NodeJS vs Apache performance battle for the conquest of my ❤️ ⚔️

emiliosp profile image emilioSp Updated on ・3 min read

I declare it immediately, JavaScript is my favorite programming language. Along with JavaScript in the last three years, PHP has gained the second position in my heart, mainly thanks to my job. However, I currently use both of them at work: JavaScript within the NodeJS runtime and PHP within Apache webserver.

IMHO Apache + PHP is simpler for a newbie programmer, NodeJS is a little harder due to its asynchronous architecture. In few words, Apache manages a request forking a process and assigning it to the request, NodeJS, on the other hand, has an event-driven architecture which allows it to be able to manage concurrent requests with a single main thread called the event loop. The event loop manages all the requests but delegates IO tasks to other threads.
The asynchronous approach could be harder to understand and if not properly managed could generate a mess in the code (the famous callback hell). However, when you start to rule the event loop properly, NodeJS returns back great satisfaction. I advise you to have a look at the async/await syntax if you are not familiar with it.

I have heard and read many times this sentence NodeJS is super fast, so I have decided to test its performance, and I'll show you the results, comparing it with Apache + PHP stack.


The tests consist of a series of calls bombing, raising progressively the concurrency level in order to analyze the behavior of the server.

The requests belong to two categories:

  • A simulated IO operation that takes 100ms to complete. For instance, it could be an execution of a query in the database or a call to a rest API.
  • A CPU intensive task (compute the prime numbers from 0 to 5000 with a naive algorithm).

The KPI under observation are:

  • The number of requests per second successfully managed.
  • The time required to manage a request (mean).
  • The longest time required to fulfill a request (worst case).

The environment for the test is made up of:

  • A Docker container with Apache Benchmark software that represents the client.
  • A Docker container with the NodeJS server (v12.14.0).
  • A Docker container with the Apache (v2.4.41) + PHP (v7.3.13) server.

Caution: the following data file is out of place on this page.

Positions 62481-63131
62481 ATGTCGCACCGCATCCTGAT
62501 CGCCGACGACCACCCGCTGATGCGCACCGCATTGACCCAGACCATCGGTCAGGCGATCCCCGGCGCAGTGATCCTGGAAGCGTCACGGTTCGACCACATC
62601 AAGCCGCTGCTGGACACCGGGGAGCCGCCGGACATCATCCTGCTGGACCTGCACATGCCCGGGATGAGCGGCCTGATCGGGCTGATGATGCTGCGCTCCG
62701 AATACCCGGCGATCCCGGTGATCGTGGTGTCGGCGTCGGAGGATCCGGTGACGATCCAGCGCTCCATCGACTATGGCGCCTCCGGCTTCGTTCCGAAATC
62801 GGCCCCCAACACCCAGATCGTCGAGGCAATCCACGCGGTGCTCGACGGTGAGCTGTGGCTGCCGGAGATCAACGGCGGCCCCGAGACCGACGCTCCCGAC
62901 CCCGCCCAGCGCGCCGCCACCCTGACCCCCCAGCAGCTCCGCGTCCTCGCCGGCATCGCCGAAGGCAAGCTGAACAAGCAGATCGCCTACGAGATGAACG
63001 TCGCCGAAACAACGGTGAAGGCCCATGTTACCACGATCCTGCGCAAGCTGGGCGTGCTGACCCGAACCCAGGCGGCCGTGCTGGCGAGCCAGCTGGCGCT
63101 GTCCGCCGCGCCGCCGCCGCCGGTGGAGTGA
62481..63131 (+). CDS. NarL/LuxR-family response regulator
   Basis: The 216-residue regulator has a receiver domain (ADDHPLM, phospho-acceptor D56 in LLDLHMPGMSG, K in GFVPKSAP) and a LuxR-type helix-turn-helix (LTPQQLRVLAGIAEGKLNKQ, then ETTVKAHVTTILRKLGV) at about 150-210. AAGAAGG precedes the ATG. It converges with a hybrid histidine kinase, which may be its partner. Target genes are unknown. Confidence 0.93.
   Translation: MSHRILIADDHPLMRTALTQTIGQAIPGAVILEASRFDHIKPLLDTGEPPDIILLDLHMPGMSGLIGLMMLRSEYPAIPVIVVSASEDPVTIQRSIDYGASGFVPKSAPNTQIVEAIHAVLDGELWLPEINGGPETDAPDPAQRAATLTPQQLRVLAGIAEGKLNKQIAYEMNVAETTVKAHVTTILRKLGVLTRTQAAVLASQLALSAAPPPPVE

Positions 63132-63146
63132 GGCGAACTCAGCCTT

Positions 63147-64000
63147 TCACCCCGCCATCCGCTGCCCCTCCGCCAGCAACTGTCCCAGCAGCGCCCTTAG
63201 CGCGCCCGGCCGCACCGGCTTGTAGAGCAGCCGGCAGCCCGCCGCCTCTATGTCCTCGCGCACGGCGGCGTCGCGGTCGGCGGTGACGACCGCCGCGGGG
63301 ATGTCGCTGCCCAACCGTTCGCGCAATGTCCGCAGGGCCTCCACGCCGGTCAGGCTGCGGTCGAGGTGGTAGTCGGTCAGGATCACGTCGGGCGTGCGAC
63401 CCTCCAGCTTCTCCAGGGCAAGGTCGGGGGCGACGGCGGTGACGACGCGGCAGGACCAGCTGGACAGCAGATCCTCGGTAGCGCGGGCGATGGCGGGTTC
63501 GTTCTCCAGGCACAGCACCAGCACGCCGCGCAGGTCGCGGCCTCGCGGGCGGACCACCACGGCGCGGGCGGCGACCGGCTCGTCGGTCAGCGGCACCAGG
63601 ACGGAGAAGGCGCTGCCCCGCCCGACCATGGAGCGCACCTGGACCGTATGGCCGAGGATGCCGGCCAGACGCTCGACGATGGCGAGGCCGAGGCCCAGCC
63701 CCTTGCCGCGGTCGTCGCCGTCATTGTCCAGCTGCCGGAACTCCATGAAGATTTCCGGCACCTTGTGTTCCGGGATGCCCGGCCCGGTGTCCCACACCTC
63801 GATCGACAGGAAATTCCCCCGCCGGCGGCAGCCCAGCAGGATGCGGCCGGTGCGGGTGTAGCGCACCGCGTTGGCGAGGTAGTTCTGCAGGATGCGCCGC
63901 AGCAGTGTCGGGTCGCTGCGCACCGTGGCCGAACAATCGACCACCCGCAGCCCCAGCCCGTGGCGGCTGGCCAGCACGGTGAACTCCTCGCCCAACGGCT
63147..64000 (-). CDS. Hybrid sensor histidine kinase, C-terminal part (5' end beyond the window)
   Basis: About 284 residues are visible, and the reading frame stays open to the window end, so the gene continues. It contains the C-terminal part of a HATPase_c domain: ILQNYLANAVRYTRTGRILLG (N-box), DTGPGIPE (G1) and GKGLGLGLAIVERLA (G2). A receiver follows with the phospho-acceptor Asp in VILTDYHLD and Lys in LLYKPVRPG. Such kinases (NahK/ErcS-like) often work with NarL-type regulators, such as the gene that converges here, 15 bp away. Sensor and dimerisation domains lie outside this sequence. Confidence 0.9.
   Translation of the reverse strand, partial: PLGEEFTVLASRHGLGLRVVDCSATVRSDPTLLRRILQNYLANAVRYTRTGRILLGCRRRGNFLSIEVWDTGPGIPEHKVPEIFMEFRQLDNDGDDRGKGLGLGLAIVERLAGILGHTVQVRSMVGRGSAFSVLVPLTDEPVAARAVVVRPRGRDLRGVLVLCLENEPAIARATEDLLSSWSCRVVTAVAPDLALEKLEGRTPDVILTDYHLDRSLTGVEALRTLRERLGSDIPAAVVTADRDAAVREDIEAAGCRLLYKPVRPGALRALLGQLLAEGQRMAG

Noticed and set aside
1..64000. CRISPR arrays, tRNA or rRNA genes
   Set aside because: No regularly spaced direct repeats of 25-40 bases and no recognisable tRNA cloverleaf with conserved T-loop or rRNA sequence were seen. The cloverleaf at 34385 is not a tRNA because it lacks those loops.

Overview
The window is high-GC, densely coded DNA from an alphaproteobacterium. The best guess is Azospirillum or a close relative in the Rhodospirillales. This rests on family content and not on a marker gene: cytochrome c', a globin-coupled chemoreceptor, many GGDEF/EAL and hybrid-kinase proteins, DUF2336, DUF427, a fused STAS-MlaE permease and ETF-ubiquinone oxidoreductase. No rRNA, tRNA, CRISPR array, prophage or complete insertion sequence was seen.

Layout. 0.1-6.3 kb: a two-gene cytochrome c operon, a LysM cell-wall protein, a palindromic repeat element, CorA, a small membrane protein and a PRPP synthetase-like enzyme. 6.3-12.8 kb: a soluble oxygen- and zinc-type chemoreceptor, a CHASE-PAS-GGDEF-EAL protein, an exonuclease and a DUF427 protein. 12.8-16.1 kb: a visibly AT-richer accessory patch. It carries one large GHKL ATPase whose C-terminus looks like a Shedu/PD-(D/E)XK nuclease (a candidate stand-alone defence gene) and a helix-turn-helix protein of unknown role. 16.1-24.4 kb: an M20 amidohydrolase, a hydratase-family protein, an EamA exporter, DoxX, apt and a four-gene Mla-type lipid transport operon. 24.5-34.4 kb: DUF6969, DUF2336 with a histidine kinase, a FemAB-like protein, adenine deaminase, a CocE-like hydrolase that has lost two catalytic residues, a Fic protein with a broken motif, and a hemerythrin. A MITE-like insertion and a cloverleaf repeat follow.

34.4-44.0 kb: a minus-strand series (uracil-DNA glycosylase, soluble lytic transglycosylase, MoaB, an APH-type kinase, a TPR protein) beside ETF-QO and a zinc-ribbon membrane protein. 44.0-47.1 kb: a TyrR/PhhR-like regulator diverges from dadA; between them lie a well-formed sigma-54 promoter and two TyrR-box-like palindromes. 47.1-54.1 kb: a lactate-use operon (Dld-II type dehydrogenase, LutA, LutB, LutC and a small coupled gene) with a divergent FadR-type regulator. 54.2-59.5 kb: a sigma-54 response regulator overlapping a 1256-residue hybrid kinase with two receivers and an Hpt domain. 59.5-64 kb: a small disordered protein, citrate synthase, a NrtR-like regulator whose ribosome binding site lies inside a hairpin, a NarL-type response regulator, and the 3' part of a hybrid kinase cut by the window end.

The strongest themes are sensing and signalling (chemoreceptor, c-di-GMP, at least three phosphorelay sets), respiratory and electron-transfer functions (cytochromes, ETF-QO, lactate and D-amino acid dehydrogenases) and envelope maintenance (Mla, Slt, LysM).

• All the Docker images are based on the alpine v3.11 Linux distribution.
  • The Docker engine is v19.03.5.

The Docker containers run on my laptop, a MacBook Pro (13-inch, 2019, Two Thunderbolt 3 ports) with:

  • 1,4 GHz Quad-Core Intel Core i5
  • 8 GB 2133 MHz LPDDR3
  • SSD 256 GB
  • macOS Catalina (v10.15.2)

The Docker images use the official versions of NodeJS and Apache, no tuning is allowed.


Requests per second

The NodeJS runtime is designed very well to manage requests which involved IO operation, thanks to its asynchronous model.
In fact, NodeJS was able to increase the managed requests per second in accordance with the increasing of concurrency level.

In the CPU task, both technologies reached the maximum result with the minimum concurrency level.

Time per requests (mean)

Here again, the asynchronous approach shows its strengths.

The response time is almost the same with the lowest concurrency level, but with 250 concurrent requests, NodeJS was five times faster than Apache.

Worst case

In this scenario is visible the maximum time waited by a user.
Analyzing the results with the maximum concurrency level:

  • IO task: NodeJS -> 1.2 sec, Apache -> 7.8 sec
  • CPU task: NodeJS -> 2.7 sec Apache -> 13.4 sec


...and the winner is...NodeJS.
Yes, it's true, NodeJS is superfast! Now I have the proof.

For code details have a look here:

GitHub logo emilioSp / node-vs-apache

Performance test of a NodeJS server vs a PHP Apache server

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Editor guide

Nice comparison! You should try Node.js vs Nginx next, I think that might be a better comparison for performance reasons


Is nodejs recommended for production environments?

I read and heard that it is only for microservices


Imho it depends from the software application, but in general, node is safe to be used in production.